Sihang Liu, University of Virginia; Suraaj Kanniwadi, Cornell University; Martin Schwarzl, Andreas Kogler, and Daniel Gruss, Graz University of Technology; Samira Khan, University of Virginia
There is a constant evolution of technology for cloud environments, including the development of new memory storage technology, such as persistent memory. The newly-released Intel Optane persistent memory provides high-performance, persistent, and byte-addressable access for storage-class applications in data centers. While Optane’s direct data management is fast and efficient, it is unclear whether it comes with undesirable security implications. This is problematic, as cloud tenants are physically co-located on the same hardware.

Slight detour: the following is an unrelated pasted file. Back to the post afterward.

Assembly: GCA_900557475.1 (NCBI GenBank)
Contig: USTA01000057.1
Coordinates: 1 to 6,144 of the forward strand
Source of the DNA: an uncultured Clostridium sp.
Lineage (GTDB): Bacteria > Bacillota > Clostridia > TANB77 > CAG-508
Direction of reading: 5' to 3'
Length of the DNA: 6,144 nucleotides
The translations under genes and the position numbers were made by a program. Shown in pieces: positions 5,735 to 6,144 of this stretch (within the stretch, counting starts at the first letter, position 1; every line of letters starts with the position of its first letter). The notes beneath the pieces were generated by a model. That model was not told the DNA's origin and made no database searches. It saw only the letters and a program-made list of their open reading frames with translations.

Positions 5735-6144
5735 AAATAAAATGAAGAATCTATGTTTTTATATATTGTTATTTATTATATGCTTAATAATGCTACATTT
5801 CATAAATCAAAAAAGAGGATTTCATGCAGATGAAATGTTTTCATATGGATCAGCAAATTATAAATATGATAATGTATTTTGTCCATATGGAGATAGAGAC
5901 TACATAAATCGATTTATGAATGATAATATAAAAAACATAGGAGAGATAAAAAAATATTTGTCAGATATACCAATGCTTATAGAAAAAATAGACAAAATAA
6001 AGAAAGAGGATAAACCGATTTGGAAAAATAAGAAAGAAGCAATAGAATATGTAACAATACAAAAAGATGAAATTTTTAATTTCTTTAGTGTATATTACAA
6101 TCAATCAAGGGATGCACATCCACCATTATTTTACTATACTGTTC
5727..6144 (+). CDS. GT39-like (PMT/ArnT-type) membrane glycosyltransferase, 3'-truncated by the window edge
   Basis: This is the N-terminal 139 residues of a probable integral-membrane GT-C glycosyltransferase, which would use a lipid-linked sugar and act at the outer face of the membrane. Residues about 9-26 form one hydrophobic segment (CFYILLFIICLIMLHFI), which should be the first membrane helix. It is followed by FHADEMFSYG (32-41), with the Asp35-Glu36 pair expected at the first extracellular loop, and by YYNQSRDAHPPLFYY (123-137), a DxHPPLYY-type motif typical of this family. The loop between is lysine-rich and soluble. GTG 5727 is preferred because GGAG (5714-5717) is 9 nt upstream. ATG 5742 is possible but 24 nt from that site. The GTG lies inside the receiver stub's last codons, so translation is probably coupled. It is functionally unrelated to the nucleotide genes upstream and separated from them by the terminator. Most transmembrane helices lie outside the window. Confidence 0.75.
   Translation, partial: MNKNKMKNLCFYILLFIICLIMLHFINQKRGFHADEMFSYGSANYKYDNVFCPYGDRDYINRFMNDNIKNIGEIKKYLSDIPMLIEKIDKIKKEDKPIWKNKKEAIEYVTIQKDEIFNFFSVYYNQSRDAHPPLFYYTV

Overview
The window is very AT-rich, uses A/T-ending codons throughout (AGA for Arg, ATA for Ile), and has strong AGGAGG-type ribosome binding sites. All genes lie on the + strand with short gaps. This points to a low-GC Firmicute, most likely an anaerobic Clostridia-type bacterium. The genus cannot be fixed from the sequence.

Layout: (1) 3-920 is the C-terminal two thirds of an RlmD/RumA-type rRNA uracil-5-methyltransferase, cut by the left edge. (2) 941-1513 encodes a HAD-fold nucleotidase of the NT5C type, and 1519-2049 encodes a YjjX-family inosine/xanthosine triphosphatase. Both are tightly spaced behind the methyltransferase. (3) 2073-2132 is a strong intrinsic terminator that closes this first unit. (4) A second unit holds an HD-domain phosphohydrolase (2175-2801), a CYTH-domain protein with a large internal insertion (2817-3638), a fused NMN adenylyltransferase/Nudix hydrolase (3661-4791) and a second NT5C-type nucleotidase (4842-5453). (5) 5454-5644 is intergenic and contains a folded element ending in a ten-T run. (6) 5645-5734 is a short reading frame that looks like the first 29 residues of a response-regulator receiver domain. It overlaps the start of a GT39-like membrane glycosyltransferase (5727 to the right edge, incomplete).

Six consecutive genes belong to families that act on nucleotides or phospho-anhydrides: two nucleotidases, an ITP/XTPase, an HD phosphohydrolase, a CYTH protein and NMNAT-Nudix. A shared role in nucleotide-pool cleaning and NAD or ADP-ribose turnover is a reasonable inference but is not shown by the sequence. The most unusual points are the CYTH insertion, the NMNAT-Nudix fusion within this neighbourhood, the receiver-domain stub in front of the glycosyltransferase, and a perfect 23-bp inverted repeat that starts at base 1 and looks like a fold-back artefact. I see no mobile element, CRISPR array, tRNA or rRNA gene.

In this paper, we present the first side-channel security analysis of Intel Optane persistent memory. We reverse-engineer the internal cache hierarchy, cache sizes, associativity, replacement policies, and wear-leveling mechanism of the Optane memory. Based on this reverse-engineering, we construct four new attack primitives on Optane’s internal components. We then present four case studies using these attack primitives. First, we present local covert channels based on Optane’s internal caching. Second, we demonstrate a keystroke side-channel attack on a remote user via Intel’s Optane-optimized key-value store, pmemkv. Third, we study a fully remote covert channel through pmemkv. Fourth, we present our Note Board attack, also through pmemkv, enabling two parties to store and exchange messages covertly across long time gaps and even power cycles of the server. Finally, we discuss mitigations against our attacks.
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